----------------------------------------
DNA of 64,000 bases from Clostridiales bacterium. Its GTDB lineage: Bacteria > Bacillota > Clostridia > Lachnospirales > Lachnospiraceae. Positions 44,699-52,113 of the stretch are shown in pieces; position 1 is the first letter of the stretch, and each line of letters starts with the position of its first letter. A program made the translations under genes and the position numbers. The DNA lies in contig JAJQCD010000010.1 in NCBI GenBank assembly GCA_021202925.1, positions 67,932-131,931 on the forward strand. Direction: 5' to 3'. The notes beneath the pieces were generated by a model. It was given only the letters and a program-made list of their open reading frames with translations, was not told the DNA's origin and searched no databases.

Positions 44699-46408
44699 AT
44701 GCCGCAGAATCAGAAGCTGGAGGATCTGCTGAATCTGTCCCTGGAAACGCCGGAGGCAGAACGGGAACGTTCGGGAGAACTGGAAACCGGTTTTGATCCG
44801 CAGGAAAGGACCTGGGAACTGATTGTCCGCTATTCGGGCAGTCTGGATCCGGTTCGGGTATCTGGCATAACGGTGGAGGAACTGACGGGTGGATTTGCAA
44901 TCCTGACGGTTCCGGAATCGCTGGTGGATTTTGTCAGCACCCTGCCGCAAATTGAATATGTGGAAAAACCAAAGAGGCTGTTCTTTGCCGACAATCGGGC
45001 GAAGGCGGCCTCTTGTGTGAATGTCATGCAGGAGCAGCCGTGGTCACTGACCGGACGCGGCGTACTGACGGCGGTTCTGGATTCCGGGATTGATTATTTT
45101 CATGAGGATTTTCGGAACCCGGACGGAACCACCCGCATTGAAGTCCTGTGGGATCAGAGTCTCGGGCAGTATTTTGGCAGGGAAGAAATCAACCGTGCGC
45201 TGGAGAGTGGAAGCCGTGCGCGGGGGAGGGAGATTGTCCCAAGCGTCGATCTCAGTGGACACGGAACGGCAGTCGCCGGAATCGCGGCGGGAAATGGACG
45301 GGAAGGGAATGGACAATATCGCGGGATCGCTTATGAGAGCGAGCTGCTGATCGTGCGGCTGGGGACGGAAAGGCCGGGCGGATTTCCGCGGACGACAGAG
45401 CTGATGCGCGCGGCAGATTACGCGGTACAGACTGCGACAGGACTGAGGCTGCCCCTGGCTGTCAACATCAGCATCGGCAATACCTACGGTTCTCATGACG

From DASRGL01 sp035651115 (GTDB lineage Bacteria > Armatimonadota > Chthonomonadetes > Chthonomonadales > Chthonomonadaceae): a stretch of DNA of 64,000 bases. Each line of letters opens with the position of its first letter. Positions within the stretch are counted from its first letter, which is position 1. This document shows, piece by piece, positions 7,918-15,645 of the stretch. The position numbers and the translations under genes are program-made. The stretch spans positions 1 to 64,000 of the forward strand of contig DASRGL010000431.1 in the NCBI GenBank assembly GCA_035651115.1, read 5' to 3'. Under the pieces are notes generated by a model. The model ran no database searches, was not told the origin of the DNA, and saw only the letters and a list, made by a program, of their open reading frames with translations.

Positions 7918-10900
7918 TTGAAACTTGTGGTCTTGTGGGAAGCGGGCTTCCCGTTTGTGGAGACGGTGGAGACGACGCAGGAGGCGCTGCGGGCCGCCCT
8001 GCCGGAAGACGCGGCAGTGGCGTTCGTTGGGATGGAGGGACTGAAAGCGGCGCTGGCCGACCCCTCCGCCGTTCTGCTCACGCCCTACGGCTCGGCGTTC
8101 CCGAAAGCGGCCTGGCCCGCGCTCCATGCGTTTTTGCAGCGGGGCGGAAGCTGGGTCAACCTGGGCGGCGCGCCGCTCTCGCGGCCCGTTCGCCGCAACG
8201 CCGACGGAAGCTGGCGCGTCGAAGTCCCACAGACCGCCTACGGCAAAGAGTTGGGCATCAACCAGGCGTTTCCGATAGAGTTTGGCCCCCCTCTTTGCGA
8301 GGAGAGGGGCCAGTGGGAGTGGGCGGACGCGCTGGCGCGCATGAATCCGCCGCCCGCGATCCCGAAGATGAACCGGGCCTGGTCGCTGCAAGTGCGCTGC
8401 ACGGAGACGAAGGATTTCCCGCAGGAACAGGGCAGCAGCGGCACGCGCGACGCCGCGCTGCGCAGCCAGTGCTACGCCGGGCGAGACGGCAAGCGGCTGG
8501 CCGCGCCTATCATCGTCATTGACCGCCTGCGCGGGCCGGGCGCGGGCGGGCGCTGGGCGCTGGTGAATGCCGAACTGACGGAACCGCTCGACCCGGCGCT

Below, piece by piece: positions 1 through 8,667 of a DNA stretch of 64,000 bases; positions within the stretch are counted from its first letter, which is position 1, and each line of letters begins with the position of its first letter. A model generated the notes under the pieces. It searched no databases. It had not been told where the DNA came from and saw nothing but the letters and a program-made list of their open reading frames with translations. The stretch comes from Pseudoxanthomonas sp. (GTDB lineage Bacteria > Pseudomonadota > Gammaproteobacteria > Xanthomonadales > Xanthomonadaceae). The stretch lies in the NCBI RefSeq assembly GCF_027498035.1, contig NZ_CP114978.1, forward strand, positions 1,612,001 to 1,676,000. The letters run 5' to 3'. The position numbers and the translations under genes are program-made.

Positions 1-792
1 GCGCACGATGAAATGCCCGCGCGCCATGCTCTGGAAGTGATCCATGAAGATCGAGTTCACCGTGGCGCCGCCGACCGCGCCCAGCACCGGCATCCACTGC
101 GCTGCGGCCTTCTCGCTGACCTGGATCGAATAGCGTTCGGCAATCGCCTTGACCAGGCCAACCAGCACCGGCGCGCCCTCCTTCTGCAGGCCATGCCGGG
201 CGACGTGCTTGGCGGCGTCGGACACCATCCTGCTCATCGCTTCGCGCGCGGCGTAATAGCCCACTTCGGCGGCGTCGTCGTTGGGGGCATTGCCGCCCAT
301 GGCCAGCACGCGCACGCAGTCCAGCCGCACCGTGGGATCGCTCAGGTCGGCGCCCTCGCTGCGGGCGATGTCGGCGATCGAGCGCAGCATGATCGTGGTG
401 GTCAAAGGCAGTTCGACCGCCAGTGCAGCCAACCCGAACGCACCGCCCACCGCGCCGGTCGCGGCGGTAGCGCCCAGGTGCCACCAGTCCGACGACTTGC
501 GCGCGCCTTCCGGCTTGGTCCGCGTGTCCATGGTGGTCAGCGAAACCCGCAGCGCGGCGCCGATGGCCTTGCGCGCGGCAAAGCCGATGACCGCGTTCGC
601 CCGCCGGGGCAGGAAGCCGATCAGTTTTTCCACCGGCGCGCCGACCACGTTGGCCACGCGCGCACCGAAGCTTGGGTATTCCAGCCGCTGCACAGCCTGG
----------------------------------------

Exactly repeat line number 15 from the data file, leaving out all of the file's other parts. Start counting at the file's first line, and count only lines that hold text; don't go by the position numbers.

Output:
8001 GCCGGAAGACGCGGCAGTGGCGTTCGTTGGGATGGAGGGACTGAAAGCGGCGCTGGCCGACCCCTCCGCCGTTCTGCTCACGCCCTACGGCTCGGCGTTC